• Susie Csorsz Brown

Grateful to be grateful



Gratitude


Grateful. How many of you know what it truly means to be grateful? Beyond the superficial ‘Thanks’ we award those who hand us a tissue or give us a plate of food at a restaurant. How many of you have really thought about what it means to feel gratitude toward another person? Specifically, your spouse or partner.


First, let’s think about gratitude. Raise of hands: who knows what it really means to be grateful? I mean, besides feeling or showing an appreciation of kindness. I don’t consider gratitude to be the same thing as being beholden to someone; you aren’t indebted because of an act of kindness. To me, gratitude means being able to take a minute to really reflect on an act someone else has done that has positively impacted you. These are gifts that come to you perhaps at a sacrifice on the part of another, but with an intentionality from the giver. Gratitude is something that you feel in your everyday life for something that is beyond what you might expect.


Why be grateful? Why put energy into caring about the act of another? Gratitude is good for your mental health. The grateful mindset predicts increases in how happy and satisfied with life you are, and increases your capacity for optimism. It also predicts lower levels of the toxic thoughts that prevent people from being happy – emotions like envy, possessiveness or materialism. People who regularly feel grateful often feel more energetic, enthused and attentive … gratitude helps you feel happy to be alive. Sounds corny, I know, but … isn’t that a great thing to be grateful for?


Feeling gratitude is also good for your physical health. helps reduce your levels of stress, and shifts your mindset to a having greater sleep, and doing more for one’s own health and self-care. Drops in blood pressure, and anxiety-inducing responses. Gratitude also seems to play a role in healing.


Gratitude helps you to foster a stronger connection to others and also improves your relationships with others, not just your family, but also with friends and acquaintances.


So, gratitude is quite literally good for you. How can we help you foster feelings of gratitude towards your family, especially your spouse/partner? Let’s break this down a bit. Do they share the workload? Do they listen to you when you’ve had a rough day? Do they do the grocery shopping, and take turns in cooking? Do they take a part in raising the kids? Partnerships are important. You don’t have to thank each other for every little thing you do; but acknowledging the effort each of you put in to make a happy, healthy home is important. I know I don’t say thank you to my hubby enough. He’s a great dad. Perhaps a bit louder and generates a LOT more laundry than I do, but he’s a great dad and a very caring husband. I’ve learned how much I appreciate all he does especially when he is not around (which is ironic, isn’t it?).


Beyond noting and being grateful for what your spouse/partner brings to your life, a few other suggestions for where you might focus your gratitude:


Think about the good in your life… by contemplating endings. That may sound really odd, but hear me out: contemplating endings is a poignant way to focus on what you currently have. Just like when your partner goes away for an extended period, or you move to a new home/country, these are also very significant changes in your home or comfort zone. The saying ‘absence makes the heart grow fonder’ is seated in deep truth. Giving something up for a while and then enjoying it again after an absence fosters a strong sense of gratitude.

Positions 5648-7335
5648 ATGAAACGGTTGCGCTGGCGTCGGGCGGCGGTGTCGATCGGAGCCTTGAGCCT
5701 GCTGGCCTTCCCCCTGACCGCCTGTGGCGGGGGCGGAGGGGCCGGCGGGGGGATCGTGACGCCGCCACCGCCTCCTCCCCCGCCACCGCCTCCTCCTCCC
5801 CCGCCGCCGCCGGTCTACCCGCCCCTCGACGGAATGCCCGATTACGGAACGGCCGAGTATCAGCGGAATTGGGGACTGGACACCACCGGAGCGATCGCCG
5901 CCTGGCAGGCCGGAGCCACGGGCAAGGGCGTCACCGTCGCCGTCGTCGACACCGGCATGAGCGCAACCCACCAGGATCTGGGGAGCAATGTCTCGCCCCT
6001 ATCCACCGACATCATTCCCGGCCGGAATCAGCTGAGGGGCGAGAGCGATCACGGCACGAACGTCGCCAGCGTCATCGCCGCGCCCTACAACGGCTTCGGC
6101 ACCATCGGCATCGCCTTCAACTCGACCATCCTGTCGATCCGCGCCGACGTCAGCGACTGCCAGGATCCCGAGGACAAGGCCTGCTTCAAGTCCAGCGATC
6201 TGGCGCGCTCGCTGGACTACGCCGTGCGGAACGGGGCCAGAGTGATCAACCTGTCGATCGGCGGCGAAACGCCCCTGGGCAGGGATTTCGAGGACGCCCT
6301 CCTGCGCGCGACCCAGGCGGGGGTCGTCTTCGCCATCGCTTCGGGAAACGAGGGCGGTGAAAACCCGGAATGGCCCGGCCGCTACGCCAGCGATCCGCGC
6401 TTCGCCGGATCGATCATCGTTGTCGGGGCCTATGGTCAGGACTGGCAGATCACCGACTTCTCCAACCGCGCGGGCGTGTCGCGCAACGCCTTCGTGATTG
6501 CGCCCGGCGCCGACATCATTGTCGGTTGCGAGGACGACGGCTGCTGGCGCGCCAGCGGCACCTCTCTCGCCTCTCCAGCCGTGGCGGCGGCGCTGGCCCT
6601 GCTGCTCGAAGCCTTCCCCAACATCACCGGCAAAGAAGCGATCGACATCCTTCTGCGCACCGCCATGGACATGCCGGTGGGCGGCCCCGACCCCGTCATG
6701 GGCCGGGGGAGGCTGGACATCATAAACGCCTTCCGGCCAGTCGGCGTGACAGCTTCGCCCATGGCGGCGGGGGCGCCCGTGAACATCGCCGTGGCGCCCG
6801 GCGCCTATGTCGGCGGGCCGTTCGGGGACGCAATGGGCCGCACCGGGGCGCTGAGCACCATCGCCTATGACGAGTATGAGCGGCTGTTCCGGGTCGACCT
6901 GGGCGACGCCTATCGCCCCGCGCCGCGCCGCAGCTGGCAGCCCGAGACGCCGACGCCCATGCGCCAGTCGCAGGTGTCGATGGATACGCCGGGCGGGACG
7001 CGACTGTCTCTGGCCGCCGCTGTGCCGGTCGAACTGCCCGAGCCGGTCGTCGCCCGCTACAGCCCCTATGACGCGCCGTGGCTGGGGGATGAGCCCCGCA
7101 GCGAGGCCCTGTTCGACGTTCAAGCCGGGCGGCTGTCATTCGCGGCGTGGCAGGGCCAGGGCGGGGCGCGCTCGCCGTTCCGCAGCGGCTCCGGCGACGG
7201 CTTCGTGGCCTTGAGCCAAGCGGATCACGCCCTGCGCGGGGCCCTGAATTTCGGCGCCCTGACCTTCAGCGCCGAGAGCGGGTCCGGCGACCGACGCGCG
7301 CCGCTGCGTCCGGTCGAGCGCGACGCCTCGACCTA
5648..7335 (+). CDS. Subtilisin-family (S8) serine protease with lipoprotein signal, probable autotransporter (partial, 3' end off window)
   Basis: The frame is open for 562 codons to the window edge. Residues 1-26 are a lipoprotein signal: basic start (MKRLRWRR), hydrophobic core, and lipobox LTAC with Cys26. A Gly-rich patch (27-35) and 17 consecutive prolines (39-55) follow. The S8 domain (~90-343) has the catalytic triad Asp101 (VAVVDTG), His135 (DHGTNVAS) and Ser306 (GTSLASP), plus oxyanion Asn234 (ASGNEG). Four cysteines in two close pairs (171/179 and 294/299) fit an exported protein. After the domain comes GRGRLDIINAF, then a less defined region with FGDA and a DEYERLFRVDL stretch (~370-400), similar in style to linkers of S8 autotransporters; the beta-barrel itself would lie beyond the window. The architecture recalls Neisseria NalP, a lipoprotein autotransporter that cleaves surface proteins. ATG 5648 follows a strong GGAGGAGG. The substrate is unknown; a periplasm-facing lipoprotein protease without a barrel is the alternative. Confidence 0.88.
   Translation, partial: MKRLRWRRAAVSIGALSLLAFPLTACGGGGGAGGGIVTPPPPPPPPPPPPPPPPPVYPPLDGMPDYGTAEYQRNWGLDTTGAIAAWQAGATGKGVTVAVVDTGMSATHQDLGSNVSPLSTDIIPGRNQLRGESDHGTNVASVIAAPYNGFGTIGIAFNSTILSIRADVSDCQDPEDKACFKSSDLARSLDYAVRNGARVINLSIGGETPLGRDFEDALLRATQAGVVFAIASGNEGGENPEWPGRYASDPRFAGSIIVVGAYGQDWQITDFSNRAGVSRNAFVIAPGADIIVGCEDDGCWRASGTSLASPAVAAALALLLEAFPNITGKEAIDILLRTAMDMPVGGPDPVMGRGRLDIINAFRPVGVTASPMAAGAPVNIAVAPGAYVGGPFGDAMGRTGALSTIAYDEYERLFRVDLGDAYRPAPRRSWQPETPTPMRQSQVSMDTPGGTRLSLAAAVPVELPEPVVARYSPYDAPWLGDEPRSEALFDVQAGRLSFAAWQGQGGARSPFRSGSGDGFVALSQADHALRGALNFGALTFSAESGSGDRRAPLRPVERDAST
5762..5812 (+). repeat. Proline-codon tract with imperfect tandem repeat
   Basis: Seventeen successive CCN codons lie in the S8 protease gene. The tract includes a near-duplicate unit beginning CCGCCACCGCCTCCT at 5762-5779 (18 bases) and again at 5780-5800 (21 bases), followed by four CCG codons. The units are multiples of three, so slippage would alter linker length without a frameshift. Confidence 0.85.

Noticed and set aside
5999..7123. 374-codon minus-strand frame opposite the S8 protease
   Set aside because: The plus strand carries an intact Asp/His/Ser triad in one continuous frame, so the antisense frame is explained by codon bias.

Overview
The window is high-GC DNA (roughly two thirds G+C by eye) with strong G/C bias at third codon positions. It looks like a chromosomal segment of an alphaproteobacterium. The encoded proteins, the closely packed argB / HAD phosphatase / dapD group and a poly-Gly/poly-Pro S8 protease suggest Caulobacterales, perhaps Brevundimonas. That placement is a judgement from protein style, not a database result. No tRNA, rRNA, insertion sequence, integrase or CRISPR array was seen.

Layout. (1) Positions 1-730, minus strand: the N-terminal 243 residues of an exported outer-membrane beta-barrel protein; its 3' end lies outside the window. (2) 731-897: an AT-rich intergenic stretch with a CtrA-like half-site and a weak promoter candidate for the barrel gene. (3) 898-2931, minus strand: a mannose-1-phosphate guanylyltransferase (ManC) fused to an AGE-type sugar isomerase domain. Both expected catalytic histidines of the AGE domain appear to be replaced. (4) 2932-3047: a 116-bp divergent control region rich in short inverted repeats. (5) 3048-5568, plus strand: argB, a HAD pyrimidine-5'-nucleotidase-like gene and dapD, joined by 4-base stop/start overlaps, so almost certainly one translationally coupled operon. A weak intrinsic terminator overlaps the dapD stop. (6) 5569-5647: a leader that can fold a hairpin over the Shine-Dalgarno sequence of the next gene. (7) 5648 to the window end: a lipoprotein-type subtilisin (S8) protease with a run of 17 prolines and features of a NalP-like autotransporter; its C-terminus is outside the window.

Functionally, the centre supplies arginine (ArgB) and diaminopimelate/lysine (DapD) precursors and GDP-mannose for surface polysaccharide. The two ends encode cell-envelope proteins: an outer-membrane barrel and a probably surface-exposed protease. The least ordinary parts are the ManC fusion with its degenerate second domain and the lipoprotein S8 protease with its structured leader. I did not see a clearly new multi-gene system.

Take the time to say thank you. Be grateful for people, not just things. If you just can’t say it in person, try to say it in a note. Do it every day. Not just a generic comment, either, but be specific. Thank your spouse/partner for how great they put together lunches or how nicely they clean up the bathroom after bathtime. Thank them for their animated story-telling efforts, or for how well they kept up with the bike while training your child to ride. Thank them for their amazing broccoli slaw that the kids ate up without a word.


Enjoy what beauty is around you. Being grateful for the sun shining on your face, the smell of cookies baking, the fresh feel of clean sheets at night on the bed … these are small moments of beauty gifted to you. Appreciate what they offer. Like that proverbial heady scent of a rose, they are a little piece of beauty there for you to enjoy. This is a perfect convergence of mindfulness and gratitude.


Give proper appreciate for gifts. A gift is something you are given; it is not something you are due. It is not a right to be claimed. Someone thought of you, someone took the time to get/find/purchase that gift for you, and they gave it, because they wanted to do something special for you. Say thank you.


The more gratitude you can show, the more gratitude you will feel. This is a skill that can be honed and amplified. Noticing the small things will help you move more toward a positive frame of mind; this is where positive family interactions come from.




http://my.happify.com/hd/benefits-of-being-grateful-that-you-may-not-know-about/


https://greatergood.berkeley.edu/article/item/how_gratitude_changes_you_and_your_brain


https://greatergood.berkeley.edu/article/item/can_gratitude_be_good_for_your_heart

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